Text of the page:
The Briton now intends to pull out of risky on-track duels, which saw flash points at Silverstone and Monza earlier this season.
While both drivers left the track in Brazil after the Red Bull star forced them both wide at Turn 4 to retain his lead.
And Hamilton was asked if his strategy to back down against Verstappen on the track was a sign of weakness.
“When you’re on the outside, it’s almost always the more sensible option to pull back so you can finish the race,” Hamilton told Auto Motor und Sport.
“On the inside, there were situations where I clearly saw myself as being in the right, like at Silverstone, for example. Look at the pictures again. My front wheel was level with his front wheel. It wasn’t that my front wheel was at the corner entrance level with his rear wheel. If I had acted like Max in Brazil in this situation, that is, had stayed on the gas, left the track and held the position, how would that have turned out?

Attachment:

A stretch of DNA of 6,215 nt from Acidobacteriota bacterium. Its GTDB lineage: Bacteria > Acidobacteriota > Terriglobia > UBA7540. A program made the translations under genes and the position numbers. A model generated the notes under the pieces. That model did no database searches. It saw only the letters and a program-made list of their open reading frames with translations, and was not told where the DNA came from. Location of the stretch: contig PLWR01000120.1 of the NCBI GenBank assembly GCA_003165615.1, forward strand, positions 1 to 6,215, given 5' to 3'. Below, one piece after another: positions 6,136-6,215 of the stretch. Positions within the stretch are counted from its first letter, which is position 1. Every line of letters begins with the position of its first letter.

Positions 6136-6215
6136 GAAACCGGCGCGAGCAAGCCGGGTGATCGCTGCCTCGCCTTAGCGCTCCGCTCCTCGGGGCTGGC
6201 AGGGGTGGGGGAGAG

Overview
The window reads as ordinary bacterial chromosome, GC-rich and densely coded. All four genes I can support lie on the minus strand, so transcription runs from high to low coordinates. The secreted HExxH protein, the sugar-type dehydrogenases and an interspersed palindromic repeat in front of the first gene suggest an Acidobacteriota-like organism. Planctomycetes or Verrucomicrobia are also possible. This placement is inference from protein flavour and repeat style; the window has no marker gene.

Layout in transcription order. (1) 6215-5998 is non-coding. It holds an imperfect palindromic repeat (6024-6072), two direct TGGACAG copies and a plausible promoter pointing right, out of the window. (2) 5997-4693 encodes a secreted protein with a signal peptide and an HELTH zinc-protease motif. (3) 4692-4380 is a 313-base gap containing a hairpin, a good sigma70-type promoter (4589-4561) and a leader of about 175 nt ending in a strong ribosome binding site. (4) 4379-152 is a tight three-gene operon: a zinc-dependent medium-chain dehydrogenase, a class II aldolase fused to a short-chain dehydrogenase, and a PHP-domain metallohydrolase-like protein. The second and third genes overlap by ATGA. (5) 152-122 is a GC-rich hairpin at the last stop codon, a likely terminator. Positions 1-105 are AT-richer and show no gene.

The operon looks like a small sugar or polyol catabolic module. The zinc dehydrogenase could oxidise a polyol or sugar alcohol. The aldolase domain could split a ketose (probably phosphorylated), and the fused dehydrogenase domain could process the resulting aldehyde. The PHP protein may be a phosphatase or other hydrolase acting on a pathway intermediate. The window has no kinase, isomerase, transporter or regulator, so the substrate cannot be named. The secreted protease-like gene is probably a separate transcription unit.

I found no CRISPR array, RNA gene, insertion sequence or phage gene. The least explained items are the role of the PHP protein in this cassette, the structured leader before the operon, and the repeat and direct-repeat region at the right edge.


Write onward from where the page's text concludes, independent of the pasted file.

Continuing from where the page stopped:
“I don’t feel too big or too successful to avoid a fight. I know that sometimes you have to take this path. You have to be the clever one. Sometimes you lose points, but it’s not just about me. I have 2,000 employees behind me. A selfish act where I stick to my point and don’t finish the race could cost my whole team the bonus payments at the end of the year. And then create more work on the damaged car.”